Sunday, February 13, 2011

Week 4 Orca Articulation- Hope comes to life!

We did it!  Hope's skeleton is together (at least for now).  There are a very few finishing touches for the next week, but the big stuff is done.

Deanna spent many hours this week working on recreating one of Hope's pelvic bones.  That's right, she has a pelvis!  We had her right pelvic bone but had to recreate the left one.  Then came the several days of research and head scratching to find the final postion to mount them.  Come by to see what we decided.

Hope's orginal pelvic bone on the right and the recreated one on the left.

Next came the task of placing the scapulae and flippers. Again we scratched our heads, looked at lots of photos of swimming, diving and breaching orcas, moved the flippers and scapula to different postions and rotated the flipper to make sure it would be anatomically correct. We decided on a position that fits perfectly with her graceful diving position.

Deanna and Lee hold the right flipper and scapula while the rest of us guide the position. 

We also put some finishing touches on the rib cage to make sure it would be strong enough to stay in the position we carefully worked on last week and to hold the weight of the scapulae and flippers. We used epoxy clay to add strength to the all-thread pins and then covered the epoxy with clear silicone to match the vertebrae.

Heather, Linda and Chris molding the epoxy clay.

Becca worked hard to weld and custom fit the cradle that will safely hold Hope's 80 pound skull in position. This required several trips back and forth to her shop for "fitting sessions". Then the cradle was painted and padded before being secured to her skull with a one inch all-thread rod.

Becca and Lee adjust the skull cradle.

Some of the last bones to be attached to the skeleton are the v-shaped chevrons beneath the tail. Watch the video below to see how Eliza and Chloe recreated this unique piece of orca anatomy.

Before we could try mounting the skull, the last vertebrae needed to be drilled.  The cervical, or neck vertebrae are some pretty interesting bones.  The seven vertebrae are fused into two sections, making them a bit tricky to drill.

Roger prepares to carefully drill the cervical vertebrae. 

We arrived Friday morning to a highly motivated Lee Post, who quickly had us ready to mount the skull. It took twelve people for this first effort, mainly because we had to drill the hole where the set screw inserts into the all thread rod holding the skull in place--and because we were kind of nervous!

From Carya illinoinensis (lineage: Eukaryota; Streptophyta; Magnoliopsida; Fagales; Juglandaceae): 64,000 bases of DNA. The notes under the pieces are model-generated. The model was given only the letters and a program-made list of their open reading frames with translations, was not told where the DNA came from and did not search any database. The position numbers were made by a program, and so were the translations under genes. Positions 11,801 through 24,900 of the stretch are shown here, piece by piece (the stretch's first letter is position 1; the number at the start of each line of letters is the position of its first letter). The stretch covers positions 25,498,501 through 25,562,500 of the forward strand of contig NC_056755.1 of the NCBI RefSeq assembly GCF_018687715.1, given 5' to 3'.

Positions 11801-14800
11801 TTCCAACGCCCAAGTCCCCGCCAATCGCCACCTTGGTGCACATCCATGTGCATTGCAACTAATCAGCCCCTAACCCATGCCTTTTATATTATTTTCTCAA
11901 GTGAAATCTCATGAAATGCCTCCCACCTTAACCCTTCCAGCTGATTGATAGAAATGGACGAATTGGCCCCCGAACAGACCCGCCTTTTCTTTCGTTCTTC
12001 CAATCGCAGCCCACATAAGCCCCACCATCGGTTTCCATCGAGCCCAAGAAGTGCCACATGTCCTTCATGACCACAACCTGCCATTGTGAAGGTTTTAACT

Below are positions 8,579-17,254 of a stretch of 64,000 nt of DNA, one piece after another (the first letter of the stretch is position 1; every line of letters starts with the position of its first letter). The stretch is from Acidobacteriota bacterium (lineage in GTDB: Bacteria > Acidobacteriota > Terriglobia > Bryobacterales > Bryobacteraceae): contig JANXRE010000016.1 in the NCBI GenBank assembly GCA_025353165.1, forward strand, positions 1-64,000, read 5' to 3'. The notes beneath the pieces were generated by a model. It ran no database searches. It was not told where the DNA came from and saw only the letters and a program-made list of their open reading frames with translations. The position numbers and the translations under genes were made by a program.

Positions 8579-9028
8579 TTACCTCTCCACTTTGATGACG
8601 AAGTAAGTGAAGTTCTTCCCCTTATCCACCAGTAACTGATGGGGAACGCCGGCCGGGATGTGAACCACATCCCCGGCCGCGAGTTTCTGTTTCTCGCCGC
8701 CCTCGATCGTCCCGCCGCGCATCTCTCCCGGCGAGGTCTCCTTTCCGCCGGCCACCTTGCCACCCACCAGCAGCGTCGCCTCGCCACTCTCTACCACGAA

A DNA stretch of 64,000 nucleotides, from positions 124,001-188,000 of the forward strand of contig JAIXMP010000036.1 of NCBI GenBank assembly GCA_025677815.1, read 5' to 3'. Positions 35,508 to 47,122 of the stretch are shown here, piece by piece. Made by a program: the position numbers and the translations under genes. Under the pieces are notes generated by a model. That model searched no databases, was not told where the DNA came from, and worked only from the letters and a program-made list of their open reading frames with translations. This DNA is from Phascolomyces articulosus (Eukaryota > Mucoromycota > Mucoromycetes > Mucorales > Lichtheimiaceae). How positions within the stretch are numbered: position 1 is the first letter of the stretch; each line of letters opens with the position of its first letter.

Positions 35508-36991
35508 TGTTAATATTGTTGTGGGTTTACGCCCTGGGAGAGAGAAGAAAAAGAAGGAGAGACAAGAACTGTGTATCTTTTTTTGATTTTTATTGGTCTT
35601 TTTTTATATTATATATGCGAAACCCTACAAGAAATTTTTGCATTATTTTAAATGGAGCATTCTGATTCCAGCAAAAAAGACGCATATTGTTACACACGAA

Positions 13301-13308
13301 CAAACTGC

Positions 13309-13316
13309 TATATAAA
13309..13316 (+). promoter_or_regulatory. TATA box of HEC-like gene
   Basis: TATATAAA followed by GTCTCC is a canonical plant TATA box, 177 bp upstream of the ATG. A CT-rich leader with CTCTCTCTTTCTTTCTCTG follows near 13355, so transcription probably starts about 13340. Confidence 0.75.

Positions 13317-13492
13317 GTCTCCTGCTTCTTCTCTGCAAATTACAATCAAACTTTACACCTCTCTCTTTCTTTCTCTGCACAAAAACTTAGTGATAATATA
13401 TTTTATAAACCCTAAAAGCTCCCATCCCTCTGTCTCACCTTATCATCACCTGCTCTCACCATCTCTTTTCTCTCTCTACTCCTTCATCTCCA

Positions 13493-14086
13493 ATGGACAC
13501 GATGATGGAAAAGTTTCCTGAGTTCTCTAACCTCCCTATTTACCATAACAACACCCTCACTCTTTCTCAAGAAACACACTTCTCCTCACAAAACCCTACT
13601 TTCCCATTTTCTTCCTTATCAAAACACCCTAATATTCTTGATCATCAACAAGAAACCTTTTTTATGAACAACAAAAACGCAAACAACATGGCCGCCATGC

Seroius faces as we manuver the skull into position.

Becca drills the hole for the set screw.

Lee prepares to attach the mandibles.

After we attached the skull (and let out our breath) we attached the flippers to the scapulae. Sue and Linda represented "team flipper" by gently guiding each of them into place while Lee set the screws that hold them securely.

Sue holds the right flipper while Lee and Linda attach the left flipper. The rope adds support.

We were on a roll and the next step was to insert the tail piece.  Before we could do that, we had to raise the whole whale a few inches so that the tiny bone on the end of the tail couldn't hit the hard floor.

Up she goes!

The tail piece inserted smoothly with another set screw to hold it in place.  More adjustment to the hanging ropes made sure Hope stays balanced and secure.

Eliza, Lee, Chloe, Heather, Becca and Sue hold the tail in place.

It took alot of volunteers alot of hours to put Hope back together. Here are almost all of us with this beautiful whale!

For those of you who haven't heard the news, Hope's skeleton will be stored in sections throughout the Natural History Exhibit and classroom for the time being. Although it will be a while before we are able to build her a home, we are glad her presence will remain here. Learn more about our capital campaign to build Hope a home HERE.
We knew the time would come when Lee had to return to his life as a book seller in Homer, Alaska (and author of really cool bone building books found at his website We will miss his smile, enthusiasm, and amazing ability to get everyone involved in this project. We appreciate his kind and gentle guidance as we turned this table full of bones into a beautiful whale. Lee has become a part of the PTMSC family, so he can't stay away for too long. In fact, he's already dreaming up new projects for us!


  1. Bravo! And nice to see so many familiar (and so many new) faces! It looks great and I can't wait to see it when I come to visit this summer!

  2. What a pleasure to see Roger! I still have the lucky coin he gave me :o)

    Oh, and great job on Hope!

  3. Hi,

    Just ran into your blog. I'm doing some research on the various pelvis sizes in cetaceans. I was having a hard time tracking down the dimensions of an orca pelvis. Could you tell me the general measurements of the pelvis?


  4. Hi Aaron,

    thanks for visiting our blog! We measured the pelvis and it is about 10 inches, these are measurements from a female Transient Orca (age unknown).

    Hope that is helpful. Feel free to email us with any other questions via our website,


  5. Thanks. My main focus is mysticeti pelvic patterns - but I wanted to check my theories against some odontocetes too.

    I believe there is a correlation between pelvis size and fluke size. They are related to the girth of the species, where larger pelvis and fluke size may be related to propulsion needs.

    The pelvis is an anchor for some key tail flexing muscles.

  6. Hi Aaron--

    I checked on the necropsy report and Hope's fluke width was measured at 173 cm. Keep us posted if this makes it into your research-- we are keeping track of the various studies that Hope is included in.


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